new chain of witticisms. At length, however, the party broke up, and retired to their rooms; where, after a short time, Lord was surprised by the intrusion of his friend Lord Lyttelton, who, with a countenance of horror and consternation, requested that he might be allowed to sleep in the same room with him, as he had been frightened by the creaking of the floors when he first entered the house, and was not able to conquer the alarm which the noise had excited in his mind!
In our way to Stourbridge, the noble charity of Thomas Foley, esq; ancestor of the present lord, lying a little out of the road to the left hand, attracted our notice. An estate devised by this philanthropic character, now netting about eight hundred pounds per ann. supports the establishment; which educates, clothes, and feeds, sixty poor children belonging to the parish of Old Swinford, wherein it is situated, and the neighbouring parishes, and at a certain age places them in the world as apprentices to different callings. Their dress is similar to that of Christ's-Hospital, and the regulationsof the college in a great measure the same.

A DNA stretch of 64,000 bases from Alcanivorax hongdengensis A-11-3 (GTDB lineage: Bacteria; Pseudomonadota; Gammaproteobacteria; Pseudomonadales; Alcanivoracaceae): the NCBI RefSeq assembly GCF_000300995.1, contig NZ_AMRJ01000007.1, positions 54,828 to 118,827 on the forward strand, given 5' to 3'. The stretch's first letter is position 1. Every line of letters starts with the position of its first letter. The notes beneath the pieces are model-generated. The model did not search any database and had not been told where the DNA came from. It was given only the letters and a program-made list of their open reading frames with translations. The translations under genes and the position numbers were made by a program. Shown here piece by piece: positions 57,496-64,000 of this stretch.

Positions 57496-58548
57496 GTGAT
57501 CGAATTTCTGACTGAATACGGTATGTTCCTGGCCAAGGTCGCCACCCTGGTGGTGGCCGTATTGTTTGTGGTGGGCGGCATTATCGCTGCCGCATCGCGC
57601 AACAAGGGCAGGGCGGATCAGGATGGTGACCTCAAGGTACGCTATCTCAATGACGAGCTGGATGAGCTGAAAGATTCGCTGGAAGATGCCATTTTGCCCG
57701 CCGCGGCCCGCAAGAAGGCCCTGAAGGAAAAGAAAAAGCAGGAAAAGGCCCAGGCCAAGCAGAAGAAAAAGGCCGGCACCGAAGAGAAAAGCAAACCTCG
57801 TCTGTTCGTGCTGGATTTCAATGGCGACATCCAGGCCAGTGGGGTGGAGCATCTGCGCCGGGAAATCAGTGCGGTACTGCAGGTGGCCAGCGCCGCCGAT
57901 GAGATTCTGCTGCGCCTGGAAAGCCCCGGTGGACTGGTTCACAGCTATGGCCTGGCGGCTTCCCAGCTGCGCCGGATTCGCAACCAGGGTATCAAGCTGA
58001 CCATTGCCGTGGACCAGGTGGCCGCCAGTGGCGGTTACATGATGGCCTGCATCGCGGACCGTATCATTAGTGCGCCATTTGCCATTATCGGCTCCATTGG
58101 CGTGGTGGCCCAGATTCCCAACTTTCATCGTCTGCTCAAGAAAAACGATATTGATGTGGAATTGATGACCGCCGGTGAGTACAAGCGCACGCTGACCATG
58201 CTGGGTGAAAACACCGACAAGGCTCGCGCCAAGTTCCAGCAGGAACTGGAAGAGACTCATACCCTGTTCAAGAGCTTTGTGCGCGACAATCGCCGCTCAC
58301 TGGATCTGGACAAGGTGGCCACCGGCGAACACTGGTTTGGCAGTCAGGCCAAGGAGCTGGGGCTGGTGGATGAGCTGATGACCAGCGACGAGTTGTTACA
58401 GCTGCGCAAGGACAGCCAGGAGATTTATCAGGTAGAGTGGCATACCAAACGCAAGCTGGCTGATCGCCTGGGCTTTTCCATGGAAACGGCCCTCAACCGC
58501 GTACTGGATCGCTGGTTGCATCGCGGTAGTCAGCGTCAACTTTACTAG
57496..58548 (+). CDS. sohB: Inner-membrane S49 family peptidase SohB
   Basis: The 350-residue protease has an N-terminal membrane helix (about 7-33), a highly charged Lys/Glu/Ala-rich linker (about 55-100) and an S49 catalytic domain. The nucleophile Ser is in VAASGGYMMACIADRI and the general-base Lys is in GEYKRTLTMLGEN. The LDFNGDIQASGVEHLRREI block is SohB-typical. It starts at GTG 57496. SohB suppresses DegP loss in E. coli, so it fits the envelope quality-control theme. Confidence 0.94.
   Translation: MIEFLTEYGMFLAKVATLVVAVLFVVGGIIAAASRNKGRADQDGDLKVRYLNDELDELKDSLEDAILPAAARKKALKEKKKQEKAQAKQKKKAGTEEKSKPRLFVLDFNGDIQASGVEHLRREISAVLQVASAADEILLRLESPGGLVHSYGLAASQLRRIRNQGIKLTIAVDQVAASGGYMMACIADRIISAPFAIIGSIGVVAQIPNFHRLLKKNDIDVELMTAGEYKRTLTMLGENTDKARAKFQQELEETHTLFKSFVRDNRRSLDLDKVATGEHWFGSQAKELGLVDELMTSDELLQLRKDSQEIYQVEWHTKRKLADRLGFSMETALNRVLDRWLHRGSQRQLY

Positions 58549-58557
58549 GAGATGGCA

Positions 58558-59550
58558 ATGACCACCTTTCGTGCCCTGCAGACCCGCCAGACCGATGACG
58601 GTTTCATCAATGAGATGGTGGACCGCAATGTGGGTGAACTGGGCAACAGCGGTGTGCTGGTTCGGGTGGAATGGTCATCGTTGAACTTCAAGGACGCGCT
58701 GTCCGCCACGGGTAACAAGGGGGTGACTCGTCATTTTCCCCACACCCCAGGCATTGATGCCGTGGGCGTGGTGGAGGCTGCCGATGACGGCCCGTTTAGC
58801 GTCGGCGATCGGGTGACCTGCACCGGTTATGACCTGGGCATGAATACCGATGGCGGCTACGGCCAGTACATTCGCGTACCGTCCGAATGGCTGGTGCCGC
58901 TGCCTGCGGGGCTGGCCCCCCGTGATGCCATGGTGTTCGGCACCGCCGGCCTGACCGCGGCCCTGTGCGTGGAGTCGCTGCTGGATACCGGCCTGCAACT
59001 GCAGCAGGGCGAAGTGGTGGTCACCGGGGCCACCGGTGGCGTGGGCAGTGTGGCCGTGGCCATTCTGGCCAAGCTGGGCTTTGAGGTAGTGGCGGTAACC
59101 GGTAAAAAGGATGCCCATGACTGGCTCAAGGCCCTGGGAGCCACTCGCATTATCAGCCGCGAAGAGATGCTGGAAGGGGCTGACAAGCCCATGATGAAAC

The glass manufactories are the only objects of curiosity at Stourbridge; great quantities of white glass are made at them, but there is nothing particular in their process or produce. Shortly after